Is the U.S. now ready to pursue peace in Afghanistan?
U.S. plans major overhaul in operations in country, with emphasis on diplomacy
KABUL — With the death of Osama bin Laden at the hands of U.S. Navy SEALs, the war in Afghanistan is coming under closer scrutiny both here and back in Washington.
While Afghan President Hamid Karzai somewhat hastily called for an end to the conflict, many of his countrymen are worried that the United States will abruptly pack up and leave, with the promised reconstruction nowhere near finished.
But over the next few months Washington is planning a major overhaul of its military and political team in Kabul. Many officials have predicted that the United States is now ready to put politics before force and seek a negotiated settlement to the 10-year war.
The U.S. special envoy for Afghanistan and Pakistan, Marc Grossman, speaking in Islamabad on Tuesday, sought to reassure Afghanistan that Washington was prepared to “put more diplomacy” into the core mission of “promoting long-term prosperity and political success” in the region.
The normally phlegmatic Afghans have so far evinced little excitement, either at the death of bin Laden or at the announced shuffle of the U.S. lineup.
“The problems of Afghanistan are not so small they can be solved with these changes,” said Ahmad Saeedi, former diplomat and now a political analyst. “We have a governance problem, a problem of national trust. We have a lack of capacity and lack of patriotism. And finally we have this problem of conflict and terrorism.”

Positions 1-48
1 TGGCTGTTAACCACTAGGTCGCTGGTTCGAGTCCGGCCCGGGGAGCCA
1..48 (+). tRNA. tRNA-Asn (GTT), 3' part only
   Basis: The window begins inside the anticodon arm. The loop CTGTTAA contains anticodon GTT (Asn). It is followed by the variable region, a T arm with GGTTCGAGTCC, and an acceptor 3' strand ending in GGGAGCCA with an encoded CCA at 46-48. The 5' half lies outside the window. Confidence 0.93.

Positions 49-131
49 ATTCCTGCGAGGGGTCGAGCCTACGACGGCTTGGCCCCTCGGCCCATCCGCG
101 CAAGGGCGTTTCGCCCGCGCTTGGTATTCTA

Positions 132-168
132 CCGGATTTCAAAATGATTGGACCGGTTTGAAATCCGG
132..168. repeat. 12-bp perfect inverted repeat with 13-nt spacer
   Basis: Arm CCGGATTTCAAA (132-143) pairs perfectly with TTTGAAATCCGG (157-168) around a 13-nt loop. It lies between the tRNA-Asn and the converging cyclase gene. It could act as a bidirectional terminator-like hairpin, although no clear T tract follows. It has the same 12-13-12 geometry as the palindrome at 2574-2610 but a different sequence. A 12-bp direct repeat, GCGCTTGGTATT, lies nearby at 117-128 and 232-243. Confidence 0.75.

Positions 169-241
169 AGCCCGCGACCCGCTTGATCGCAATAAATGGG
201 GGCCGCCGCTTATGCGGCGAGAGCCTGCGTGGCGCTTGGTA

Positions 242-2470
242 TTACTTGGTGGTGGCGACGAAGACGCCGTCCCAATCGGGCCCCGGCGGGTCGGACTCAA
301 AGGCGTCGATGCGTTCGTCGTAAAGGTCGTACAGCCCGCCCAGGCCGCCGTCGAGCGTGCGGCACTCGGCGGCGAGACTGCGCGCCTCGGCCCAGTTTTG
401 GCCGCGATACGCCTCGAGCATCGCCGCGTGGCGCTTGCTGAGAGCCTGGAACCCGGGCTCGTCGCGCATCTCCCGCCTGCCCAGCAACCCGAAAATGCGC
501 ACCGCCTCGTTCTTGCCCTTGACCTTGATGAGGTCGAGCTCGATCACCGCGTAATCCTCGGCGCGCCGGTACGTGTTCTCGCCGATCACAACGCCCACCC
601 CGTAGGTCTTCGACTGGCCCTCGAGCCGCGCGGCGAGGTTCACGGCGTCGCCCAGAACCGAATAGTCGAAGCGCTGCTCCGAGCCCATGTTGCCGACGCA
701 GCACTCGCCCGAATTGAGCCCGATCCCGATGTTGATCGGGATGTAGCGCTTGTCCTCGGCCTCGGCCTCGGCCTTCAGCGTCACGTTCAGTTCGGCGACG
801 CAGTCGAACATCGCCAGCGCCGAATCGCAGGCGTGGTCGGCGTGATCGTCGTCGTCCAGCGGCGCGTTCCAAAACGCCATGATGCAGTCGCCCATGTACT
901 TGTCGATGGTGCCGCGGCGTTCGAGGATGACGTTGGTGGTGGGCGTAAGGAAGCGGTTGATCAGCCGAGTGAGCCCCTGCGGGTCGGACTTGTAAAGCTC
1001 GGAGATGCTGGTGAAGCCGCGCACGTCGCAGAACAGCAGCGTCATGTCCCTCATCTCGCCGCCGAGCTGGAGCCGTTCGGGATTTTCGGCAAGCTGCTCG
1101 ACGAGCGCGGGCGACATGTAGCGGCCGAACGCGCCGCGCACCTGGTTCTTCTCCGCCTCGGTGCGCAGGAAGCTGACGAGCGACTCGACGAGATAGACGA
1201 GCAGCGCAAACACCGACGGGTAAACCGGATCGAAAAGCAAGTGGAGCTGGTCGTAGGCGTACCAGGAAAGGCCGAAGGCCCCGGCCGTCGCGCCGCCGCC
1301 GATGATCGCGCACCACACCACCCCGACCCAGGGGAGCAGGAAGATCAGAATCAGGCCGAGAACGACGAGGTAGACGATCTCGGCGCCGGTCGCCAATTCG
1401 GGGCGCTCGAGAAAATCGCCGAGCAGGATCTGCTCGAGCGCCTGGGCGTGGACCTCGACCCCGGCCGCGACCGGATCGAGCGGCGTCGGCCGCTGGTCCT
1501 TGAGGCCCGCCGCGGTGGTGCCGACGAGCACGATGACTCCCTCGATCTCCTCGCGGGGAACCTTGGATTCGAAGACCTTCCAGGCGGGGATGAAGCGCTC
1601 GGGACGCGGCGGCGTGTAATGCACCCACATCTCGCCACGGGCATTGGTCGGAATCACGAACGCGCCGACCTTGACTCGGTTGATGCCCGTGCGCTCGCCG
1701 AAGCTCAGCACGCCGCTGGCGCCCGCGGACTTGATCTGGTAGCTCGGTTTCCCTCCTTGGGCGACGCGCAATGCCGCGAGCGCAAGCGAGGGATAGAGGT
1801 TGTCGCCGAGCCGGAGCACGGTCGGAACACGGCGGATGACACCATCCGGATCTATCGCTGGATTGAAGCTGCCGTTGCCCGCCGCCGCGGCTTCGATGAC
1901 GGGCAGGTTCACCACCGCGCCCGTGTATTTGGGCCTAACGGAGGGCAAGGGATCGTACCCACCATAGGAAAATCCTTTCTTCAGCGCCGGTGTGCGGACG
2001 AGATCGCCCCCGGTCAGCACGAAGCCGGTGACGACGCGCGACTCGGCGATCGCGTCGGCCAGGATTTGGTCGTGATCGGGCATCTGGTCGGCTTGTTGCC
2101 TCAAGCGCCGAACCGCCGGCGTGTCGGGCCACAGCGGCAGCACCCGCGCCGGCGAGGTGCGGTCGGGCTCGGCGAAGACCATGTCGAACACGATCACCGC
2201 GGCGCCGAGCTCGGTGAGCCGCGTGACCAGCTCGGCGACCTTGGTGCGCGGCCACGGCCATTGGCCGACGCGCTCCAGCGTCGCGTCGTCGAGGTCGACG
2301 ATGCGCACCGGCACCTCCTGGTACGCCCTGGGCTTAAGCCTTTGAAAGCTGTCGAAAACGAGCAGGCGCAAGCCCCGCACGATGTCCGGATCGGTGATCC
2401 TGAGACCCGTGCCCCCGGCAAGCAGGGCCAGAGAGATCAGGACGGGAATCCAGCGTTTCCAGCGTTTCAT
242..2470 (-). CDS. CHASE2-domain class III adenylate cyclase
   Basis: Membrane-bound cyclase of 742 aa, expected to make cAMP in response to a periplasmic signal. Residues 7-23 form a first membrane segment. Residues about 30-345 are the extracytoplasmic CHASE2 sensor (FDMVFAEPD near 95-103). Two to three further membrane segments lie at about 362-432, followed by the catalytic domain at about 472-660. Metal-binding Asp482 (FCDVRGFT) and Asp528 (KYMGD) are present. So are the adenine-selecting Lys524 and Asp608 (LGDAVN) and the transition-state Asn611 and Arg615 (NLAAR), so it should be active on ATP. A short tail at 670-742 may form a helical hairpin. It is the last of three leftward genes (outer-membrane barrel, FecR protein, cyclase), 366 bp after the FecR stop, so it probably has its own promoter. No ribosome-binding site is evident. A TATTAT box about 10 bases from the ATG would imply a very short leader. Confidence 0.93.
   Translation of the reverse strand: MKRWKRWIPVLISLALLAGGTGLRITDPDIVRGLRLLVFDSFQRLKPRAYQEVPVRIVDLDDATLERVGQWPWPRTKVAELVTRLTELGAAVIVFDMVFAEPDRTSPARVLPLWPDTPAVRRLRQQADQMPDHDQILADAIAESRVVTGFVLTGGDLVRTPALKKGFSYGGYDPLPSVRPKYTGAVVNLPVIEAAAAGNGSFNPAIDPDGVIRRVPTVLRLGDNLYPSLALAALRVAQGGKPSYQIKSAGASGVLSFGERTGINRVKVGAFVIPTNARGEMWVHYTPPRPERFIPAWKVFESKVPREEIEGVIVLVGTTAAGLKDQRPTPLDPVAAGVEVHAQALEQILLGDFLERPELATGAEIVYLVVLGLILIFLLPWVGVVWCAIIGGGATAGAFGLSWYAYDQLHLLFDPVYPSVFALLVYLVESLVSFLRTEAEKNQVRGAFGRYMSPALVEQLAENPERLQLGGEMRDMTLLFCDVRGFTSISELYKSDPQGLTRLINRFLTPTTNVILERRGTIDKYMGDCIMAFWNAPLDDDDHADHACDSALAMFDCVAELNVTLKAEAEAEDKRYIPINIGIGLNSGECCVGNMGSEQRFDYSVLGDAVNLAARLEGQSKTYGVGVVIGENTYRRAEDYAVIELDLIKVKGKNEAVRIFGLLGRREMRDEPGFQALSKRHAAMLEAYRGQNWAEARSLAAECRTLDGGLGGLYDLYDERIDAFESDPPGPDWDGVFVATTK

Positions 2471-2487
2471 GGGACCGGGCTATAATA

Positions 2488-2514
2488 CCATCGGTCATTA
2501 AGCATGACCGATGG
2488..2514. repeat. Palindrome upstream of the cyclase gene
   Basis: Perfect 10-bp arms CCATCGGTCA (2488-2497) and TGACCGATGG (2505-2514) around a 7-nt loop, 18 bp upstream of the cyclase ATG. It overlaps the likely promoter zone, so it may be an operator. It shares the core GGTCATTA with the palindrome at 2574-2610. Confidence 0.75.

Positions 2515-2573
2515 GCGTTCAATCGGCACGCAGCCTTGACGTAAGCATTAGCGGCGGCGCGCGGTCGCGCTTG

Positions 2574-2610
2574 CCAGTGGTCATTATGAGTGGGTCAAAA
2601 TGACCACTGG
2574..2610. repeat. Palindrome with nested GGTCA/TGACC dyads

This is a grim list to present to Washington’s new team in Kabul.
Last week administration officials announced that Gen. David Petraeus, the commander of U.S. and NATO troops in Afghanistan, would be leaving this fall to take up a new challenge: head of the Central Intelligence Agency.
Lt. Gen. John Allen, a veteran of the Iraq War, and the first Marine to take up the top job in Afghanistan, will replace him.
Petraeus’ new post at the CIA may well be sending a few tremors through the political establishment in Islamabad, now under fire for what many see as Pakistan’s involvement in sheltering bin Laden over the past 10 years. While everyone from former President Pervez Musharraf to current intelligence chief Ahmad Shuja Pasha has denied any knowledge of bin Laden’s whereabouts, the discovery of the world’s most wanted man mere meters from one of Pakistan’s most prominent military centers has raised a lot of eyebrows and prompted a host of questions.